Thursday, November 19, 2009

Does my insurance cover insanity?

Yesterday we had our monthly staff meeting after school. Interestingly enough, the first thirty minutes of this mandatory whole-school meeting were dedicated not to raising test scores, preparing for IMPACT observations, or discussing important events coming up at our school. Rather, we spent time talking about all of the exciting ways Aflac insurance can work for us! Seriously?! I don't need to come to work to hear a commercial. This staff meeting is required - not some optional sales pitch - and the Aflac presentation went long, so we had even less time for the rest of the agenda (which consisted of such clearly unimportant topics as "How and when to report child abuse" and discussing our "school safety plan").

I don't know that I've ever seen a group of teachers more irate. Instead of lesson planning, collaborating, grading, or doing ANYTHING useful, they tried to sell us insurance. I was sitting next to one colleague who just kept saying, "I'm losing it. I'm just losing it." Personally, I used the time to write and solve my own polynomial long division problems. I felt this was more important that learning how much Aflac would pay me if I got cancer.

($5000, by the way.)

Tuesday, November 17, 2009

Harry Potter and the Totally Arbitrary Evaluation

Last week I was observed by my principal and a master educator. I haven't had my meeting with the master educator yet to discuss my evaluation (sorry -- no juicy numerical details), but I did meet with my principal to discuss my scores and I left that meeting even more convinced that some administrators in this school system just don't have what it takes.

The lesson I got observed on went OK, but not great. I had split the class up into two groups based on their performance on a mini-assessment, and was doing differentiated lessons based on those groupings. While there were no major problems, the class wasn't terribly well organized. Essentially, whenever I left one group to work with the other, the first group didn't really accomplish much. Nothing terrible happened, but I hadn't set up structures to ensure that the groups continued working even when I walked away. All this to say that I expected my evaluation to be OK, but not stellar.

Wrong. I received a score of 3.8 (out of a perfect 4), which puts me in the "highly effective" category. Now, if I'd actually earned that score, I'd be pleased. But I didn't. My lesson showed me to be effective, but not outstanding. So why did I get the score I got? Because my principal has decided that she likes me. Of course, this isn't really a problem for me (except that I'm not really getting any feedback for improvement, I suppose). But it is a problem for the people she's decided she doesn't like. Some teachers at my school are unhappy with their scores, and for some I don't really doubt that it's because they're not based in reality.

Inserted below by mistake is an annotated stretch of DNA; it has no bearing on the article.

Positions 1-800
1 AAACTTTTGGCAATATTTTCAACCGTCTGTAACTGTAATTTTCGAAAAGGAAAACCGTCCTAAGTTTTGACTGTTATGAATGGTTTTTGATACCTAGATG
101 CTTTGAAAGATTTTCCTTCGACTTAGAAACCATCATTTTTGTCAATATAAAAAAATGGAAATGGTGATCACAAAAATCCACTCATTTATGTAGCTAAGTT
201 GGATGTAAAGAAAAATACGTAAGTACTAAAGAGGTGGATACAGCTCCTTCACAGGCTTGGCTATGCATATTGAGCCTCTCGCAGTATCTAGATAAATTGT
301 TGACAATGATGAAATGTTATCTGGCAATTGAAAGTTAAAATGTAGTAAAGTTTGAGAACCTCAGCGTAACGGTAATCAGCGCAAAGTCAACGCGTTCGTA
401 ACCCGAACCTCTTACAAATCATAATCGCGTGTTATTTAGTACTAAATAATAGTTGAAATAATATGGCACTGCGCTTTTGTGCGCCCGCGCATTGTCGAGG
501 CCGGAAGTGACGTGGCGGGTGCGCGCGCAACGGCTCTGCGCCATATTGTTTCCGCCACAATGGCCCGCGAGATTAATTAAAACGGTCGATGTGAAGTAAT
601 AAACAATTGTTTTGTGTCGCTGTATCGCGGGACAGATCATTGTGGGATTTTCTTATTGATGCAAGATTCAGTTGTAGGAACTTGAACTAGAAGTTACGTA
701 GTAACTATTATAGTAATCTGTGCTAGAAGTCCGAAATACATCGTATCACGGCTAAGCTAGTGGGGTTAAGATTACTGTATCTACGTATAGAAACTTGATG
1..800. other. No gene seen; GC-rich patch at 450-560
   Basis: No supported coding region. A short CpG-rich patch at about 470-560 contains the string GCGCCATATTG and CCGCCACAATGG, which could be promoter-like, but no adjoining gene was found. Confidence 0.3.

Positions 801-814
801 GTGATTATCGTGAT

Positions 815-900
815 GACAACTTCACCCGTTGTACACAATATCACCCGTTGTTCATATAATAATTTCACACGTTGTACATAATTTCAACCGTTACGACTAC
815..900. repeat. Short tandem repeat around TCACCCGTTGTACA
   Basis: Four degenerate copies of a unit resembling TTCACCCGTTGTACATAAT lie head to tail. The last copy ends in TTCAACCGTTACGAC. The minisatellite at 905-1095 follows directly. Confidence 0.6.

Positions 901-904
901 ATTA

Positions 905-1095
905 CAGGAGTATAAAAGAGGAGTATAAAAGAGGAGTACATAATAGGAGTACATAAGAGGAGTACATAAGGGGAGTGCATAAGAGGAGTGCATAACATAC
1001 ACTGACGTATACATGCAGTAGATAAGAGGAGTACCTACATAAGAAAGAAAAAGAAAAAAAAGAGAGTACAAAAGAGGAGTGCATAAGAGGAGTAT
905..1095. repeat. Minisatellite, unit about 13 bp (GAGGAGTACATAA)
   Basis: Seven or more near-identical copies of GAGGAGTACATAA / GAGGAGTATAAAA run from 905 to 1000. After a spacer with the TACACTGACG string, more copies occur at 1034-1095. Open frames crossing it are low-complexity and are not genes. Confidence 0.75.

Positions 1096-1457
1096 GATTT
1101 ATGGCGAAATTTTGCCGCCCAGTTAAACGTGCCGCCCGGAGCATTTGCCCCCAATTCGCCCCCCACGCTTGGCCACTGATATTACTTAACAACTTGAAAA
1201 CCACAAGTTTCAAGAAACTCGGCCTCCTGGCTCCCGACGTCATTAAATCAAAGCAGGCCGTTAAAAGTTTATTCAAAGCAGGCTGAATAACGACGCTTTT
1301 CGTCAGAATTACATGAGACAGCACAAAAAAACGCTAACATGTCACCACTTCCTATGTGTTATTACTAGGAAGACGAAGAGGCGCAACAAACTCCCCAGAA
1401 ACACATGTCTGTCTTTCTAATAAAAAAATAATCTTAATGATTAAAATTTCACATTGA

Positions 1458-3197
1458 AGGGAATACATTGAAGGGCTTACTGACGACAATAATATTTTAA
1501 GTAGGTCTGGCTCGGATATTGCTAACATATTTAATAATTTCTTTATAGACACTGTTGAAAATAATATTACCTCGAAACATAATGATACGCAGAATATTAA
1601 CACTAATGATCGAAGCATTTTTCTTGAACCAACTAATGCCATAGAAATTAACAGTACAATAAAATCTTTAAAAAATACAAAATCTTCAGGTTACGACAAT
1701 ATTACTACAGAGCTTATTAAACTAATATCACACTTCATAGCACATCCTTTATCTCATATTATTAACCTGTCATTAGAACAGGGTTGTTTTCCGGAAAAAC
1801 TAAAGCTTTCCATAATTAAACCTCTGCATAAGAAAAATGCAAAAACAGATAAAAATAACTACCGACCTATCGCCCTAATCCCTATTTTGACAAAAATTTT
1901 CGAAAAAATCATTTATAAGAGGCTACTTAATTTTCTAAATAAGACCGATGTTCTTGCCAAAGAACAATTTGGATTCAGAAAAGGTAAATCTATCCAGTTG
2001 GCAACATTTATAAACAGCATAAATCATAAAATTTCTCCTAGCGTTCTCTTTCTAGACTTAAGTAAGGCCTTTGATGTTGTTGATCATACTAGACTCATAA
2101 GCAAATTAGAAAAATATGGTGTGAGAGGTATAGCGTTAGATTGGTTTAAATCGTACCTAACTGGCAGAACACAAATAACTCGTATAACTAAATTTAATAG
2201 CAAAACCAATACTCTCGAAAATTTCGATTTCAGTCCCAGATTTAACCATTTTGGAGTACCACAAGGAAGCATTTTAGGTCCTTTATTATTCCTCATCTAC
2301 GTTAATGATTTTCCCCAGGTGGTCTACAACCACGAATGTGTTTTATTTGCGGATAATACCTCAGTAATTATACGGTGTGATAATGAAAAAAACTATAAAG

I firmly believe in accountability for teachers. Teachers should be held to high standards of excellence. Someone should be able to walk into your classroom at any time and see what you're doing, and you should be doing your job reasonably well. I firmly believe that teachers who aren't meeting an acceptable level of performance should be put on an improvement plan and, if that doesn't work, transitioned out of the classroom (read: fired). Kids deserve that much. But I'm also coming to realize that such a practice won't ever happen fairly until we have administrators who are willing and able to do that job. If teachers are the single biggest factor in improving student achievement (as I -- and Michelle Rhee -- think they are), then aren't administrators the single biggest factor in improving teacher effectiveness?

(P.S. I think some will read this post and say, "That's just what we've been saying forever! Rhee is terrible! That's why the union protects us from arbitrary firings!" Well, I still disagree with those statements. There are way too many teachers in this system who are grossly incompetent, and I applaud Michelle Rhee's fervent attempts to rid our system of them. I'm just saying we won't be able to do that until administrators are on board with doing their jobs well. That is all.)

Tuesday, November 10, 2009

Harry Potter and General Malaise

Frequent readers have probably noticed that I haven't been posting much recently. While I'd like to provide some ridiculous story about why I haven't been posting -- that I was threatened or told to be quiet or terminated or attacked by a pack of bees -- I cannot tell a lie.

I'm just frustrated. And burned out. And tired. I don't know if it's because of Impact (don't think so) or the forever stalled contract negotiations (maybe) or my administration (YES!!!), but I just feel really de-motivated. One thing I can say is that it's definitely not the kids. My kids this year are doing really well, and I've somehow managed to build a really positive culture in my classes. They try hard, and for the most part they're learning a lot. But damn if I'm just not satisfied.

It's getting to the point where I'm thinking about what else I could be doing, and trying to figure out if I want to stay teaching (or at least teaching at my school) next year. On the one hand, I don't like falling into the stereotype of Teach for America teachers who sweep in on a wave of idealism and then leave after we've worked that glassy-eyed naivete out of our system. But on the other hand, do I really want to continue working in a place where I feel unvalued, unengaged, and unhappy?

So anyway, I haven't been posting recently. However, in this week alone I'm being observed by my principal and a DCPS master educator. So chances are at least one person is going to say or do something bizarre enough to get a blog post. Stay tuned for that!